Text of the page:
An introduction to Social Anthropology
Social Anthropology explores and compares the ways different peoples live. Today anthropologists are as likely to work in a Western urban context as they are to work amongst Inuit or Amerindians. Wherever they work, by being sensitive to different social and cultural contexts, anthropologists can hope to gain insights into different ways of being. Anthropologists try to understand how humans live and think by looking at all aspects of their experience; thus you find specialists in economic, political and cognitive anthropology as well as theorists who look at kinship, cosmological notions or ideas of individual consciousness.
Anthropologists use a specialised methodology called participant observation. This involves long periods of intensive field research during which the anthropologist tries to gain a deep understanding of the daily experiences of the people with whom he or she is living.
Anthropologists all have their own agendas and yet they all stress the importance of understanding other people’s, as well as their own, ways of life. It is this increased understanding that is the invaluable gift that anthropology has to offer.
- Social Anthropology
- Social Anthropology and Arabic, Art History, Classical Studies, Economics, English, French*, Geography, International Relations, Italian*, Mediaeval History, Middle East Studies, Modern History, Philosophy, Psychology, Russian*, Scottish History, Spanish*, Theological Studies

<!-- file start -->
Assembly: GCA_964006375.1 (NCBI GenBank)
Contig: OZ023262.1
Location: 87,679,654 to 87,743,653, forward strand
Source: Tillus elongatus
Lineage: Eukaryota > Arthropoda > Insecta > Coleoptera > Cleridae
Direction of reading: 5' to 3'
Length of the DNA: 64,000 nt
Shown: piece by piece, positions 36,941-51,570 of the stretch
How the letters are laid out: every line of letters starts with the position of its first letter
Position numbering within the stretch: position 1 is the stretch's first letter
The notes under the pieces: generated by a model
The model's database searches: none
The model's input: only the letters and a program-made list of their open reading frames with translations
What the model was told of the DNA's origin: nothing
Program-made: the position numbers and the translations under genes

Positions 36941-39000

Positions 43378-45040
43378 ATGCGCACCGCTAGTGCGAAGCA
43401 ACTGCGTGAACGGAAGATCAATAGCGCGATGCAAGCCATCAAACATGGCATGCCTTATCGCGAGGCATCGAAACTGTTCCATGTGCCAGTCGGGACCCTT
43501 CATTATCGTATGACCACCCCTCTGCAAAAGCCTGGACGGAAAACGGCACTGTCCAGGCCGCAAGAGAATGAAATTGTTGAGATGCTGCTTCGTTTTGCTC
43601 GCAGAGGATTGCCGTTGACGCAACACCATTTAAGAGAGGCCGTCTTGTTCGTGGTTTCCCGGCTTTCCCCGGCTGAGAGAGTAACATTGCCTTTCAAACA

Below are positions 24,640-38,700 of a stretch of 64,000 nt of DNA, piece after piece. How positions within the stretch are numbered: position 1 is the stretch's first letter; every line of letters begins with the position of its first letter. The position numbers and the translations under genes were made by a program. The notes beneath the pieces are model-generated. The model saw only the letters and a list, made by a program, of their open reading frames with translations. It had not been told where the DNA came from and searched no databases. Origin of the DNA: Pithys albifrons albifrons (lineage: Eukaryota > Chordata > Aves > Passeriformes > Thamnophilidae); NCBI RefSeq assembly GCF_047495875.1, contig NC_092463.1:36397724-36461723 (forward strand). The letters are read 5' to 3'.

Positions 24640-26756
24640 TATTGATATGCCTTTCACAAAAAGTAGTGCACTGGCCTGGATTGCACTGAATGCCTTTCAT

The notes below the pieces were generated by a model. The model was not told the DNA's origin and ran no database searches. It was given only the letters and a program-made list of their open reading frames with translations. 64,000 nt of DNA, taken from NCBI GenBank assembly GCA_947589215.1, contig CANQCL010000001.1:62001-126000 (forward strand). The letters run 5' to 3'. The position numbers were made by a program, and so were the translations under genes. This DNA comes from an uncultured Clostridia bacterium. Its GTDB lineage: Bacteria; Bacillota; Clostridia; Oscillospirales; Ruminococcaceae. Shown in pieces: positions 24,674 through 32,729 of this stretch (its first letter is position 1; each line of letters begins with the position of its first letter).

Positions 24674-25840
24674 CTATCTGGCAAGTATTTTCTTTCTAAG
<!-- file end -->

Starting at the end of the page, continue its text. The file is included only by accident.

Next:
- Social Anthropology with Geography
- Economics with Social Anthropology
- Geography with Social Anthropology
* available With Integrated Year Abroad
Our usual 'asking rates' for undergraduate admission to study Social Anthropology are AABB at Scottish Higher, AAB at A level and 35 points at International Baccalaureate. Some Joint Honours combinations may require slightly higher grades. We also accept comparable international qualifications. Candidates for admission should note that we also pay close attention to their personal statements and their school or college reference.
The likely asking rates published here are based on the LIKELY MINIMUM GRADES which will be required for entry but candidates should remember that many factors are taken into account when making offers, including the Personal Statement and Reference on the UCAS application. No applicant is guaranteed admission on the basis of these grades alone. Actual offers may be higher or lower than the grades stated here. Candidates may also satisfy entrance requirements with other equivalent qualifications or by successful completion of recognised Access courses.